Showing posts from March, 2014

The persistent prisoner's wife---and this is no parable

I liken Shirley Lawrence to the persistent widow in Jesus' parable, as told in Luke 18. The widow kept coming to a judge with the plea, “Grant me justice against my adversary.” As Jesus tells it, “For some time he refused. But finally he said to himself, 'Even though I don't fear God or care about men, yet because this widow keeps bothering me, I will see that she gets justice, so that she won't eventually wear me out with her coming.'” That's exactly what Shirley did to Dan Heyns, Director of the Michigan Department of Corrections, and more specifically Tom Combs, Chairman of the Michigan Parole Board. Shirley's husband Jim was dying of cancer, and to hear Shirley tell it, he wasn't getting proper care. An effort was made to get a compassionate release based on the seriousness of his condition, but last year the Parole Board gave Jim a flop...told him they would see him again in 2 years. I thought I was being pushy when I sent an email to

A sliver of light in our office!

A nice young lady was interviewing me by telephone. She's majoring in criminal justice at Wayne State University and wanted some information about the work of HUMANITY FOR PRISONERS for paper that she is writing. Then came this that we hear from time to time: “With all the negative stuff that you are dealing with, are there also positive things?” Yes there are, and the gifts may not sound big or exciting, but they're huge. Here's a good example...good news that we just received today. Last November I testified at the Parole Board public hearing for an African American woman who has spent more than half of her life in prison. She was abused as a child, got into all kinds of trouble growing up, and was hanging around with the wrong crowd...a crowd that wound up killing someone. She didn't commit the murder...didn't even know it happened...but she got arrested with the rest of them. She was 20 years old at the time. She's 46 now. The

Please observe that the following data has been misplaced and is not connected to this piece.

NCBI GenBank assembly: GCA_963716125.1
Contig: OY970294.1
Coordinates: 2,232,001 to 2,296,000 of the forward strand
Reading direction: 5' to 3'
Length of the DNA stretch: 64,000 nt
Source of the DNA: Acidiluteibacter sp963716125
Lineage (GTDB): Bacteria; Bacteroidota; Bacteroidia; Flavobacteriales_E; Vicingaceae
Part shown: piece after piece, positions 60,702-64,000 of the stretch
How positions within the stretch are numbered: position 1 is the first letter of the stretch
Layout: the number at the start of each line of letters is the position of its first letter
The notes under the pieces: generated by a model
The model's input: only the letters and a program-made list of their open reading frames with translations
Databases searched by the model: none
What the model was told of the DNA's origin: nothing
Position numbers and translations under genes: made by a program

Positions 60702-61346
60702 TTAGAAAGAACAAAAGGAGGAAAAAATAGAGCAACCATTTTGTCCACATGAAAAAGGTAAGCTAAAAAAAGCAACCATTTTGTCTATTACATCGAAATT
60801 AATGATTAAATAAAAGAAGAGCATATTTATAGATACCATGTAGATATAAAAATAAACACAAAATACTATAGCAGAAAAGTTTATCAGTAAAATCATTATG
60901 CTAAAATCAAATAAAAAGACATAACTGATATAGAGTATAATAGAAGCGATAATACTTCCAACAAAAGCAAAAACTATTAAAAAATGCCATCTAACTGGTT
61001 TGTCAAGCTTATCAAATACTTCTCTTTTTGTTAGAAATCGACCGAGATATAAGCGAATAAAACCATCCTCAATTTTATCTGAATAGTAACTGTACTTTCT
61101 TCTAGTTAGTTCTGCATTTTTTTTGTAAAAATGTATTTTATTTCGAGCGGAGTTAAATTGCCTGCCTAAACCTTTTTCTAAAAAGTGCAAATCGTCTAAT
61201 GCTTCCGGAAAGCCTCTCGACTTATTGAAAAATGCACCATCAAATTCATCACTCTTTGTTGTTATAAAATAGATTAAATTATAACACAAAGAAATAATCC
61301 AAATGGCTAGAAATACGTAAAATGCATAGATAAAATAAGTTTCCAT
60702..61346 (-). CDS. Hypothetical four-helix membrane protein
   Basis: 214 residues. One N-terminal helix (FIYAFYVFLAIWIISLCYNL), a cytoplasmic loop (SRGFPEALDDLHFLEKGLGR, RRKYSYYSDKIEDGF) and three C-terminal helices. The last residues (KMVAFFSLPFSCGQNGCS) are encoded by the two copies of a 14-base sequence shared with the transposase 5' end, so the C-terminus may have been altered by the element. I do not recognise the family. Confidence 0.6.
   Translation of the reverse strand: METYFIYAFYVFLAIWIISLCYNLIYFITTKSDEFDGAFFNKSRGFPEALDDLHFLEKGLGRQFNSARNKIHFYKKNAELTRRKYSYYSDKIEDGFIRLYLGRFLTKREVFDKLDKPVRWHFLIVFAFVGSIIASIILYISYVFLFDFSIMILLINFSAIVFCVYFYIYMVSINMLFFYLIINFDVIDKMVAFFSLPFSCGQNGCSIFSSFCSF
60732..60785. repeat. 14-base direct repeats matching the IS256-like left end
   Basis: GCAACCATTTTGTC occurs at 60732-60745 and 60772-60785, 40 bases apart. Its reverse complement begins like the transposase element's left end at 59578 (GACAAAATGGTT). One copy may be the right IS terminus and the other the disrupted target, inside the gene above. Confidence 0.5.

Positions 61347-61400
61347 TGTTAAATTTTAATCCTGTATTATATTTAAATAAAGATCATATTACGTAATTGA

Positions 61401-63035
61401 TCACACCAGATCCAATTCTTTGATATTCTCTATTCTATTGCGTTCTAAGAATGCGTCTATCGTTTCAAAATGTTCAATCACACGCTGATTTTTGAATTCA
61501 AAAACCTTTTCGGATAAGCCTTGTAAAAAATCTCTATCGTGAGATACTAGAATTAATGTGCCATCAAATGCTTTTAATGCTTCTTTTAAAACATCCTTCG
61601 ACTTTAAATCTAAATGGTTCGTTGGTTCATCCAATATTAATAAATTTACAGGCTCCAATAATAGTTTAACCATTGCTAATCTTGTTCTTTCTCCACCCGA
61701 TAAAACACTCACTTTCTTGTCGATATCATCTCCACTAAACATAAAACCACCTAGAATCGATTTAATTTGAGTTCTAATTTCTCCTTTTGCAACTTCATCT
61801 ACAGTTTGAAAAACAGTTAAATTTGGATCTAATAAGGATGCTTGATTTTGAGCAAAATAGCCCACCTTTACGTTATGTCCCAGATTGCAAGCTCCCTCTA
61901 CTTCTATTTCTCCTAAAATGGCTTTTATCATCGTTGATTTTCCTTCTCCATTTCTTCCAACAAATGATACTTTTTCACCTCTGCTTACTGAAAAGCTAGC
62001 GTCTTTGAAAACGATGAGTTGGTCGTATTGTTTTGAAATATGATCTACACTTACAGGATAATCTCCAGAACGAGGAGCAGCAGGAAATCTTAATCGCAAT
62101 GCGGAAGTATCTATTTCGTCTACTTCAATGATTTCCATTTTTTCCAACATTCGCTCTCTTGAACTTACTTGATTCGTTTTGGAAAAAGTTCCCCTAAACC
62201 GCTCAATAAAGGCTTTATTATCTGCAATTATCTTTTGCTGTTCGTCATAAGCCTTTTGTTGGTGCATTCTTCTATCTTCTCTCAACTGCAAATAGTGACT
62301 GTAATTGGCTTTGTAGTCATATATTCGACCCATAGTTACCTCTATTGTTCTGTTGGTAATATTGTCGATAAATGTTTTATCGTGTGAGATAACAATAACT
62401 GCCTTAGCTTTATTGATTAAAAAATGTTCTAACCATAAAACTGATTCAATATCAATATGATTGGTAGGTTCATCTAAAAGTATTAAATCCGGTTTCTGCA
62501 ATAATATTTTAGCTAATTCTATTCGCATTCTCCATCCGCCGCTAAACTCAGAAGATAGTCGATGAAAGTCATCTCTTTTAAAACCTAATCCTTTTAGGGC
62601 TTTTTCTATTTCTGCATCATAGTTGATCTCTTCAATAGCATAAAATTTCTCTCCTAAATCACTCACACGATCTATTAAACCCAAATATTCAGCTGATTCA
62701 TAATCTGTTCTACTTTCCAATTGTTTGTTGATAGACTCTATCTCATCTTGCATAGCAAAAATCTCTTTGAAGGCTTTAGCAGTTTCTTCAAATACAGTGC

Parole Board flops cost money...and it's yours and mine

My son Matt and I were chatting with a prison doctor the other day about the shameful way that the Michigan Parole Board is flopping prisoners. A “flop” means that freedom was denied and the length of imprisonment was extended. Usually the flop is for two years, but for lifers the inmate's name comes up once every five years. And the Parole Board has the authority to tell a lifer that it has no interest when his or her name comes up, which means that there will not even be an interview. Any hope for freedom is suddenly 5 years away. But the doctor made a good point that the Parole Board seems to be ignoring, and that the legislators certainly haven't seemed to grasp: The flops cost money! One would think that Michigan legislators would get on their “high horse” about some of these Parole Board issues involving lifers---relying on just file information, rather than a personal interview before giving a five-year flop; throwing out the words “no interest” in a form letter

Does the Parole Board prefer liars?

I will not forget the moment. “Mr. Carter,” said Michigan Parole Board Chairman John Rubitschun, “if I told you that I have a slip of paper in my pocket that will allow you to walk out of here right now with Mr. Tjapkes, will you confess to the crime?” My innocent friend Maurice, with all the dignity he could muster while dying of Hepatitis C, said, “I will never admit to something I didn't do.” The incident is fresh in my mind right now, because in recent days our office received two reports of a disturbing but familiar message: Unless the prisoner admits guilt, the Parole Board apparently refuses to consider release. The first report came from the friend of a woman, age 60, who has already served 27 years. Her earliest release date is this year, so she could be released. But her Parole Board interview last week did not go well. Her friend told us this: “...what happened was that if she would not say that she did it, she is not going anywhere! What should she say? S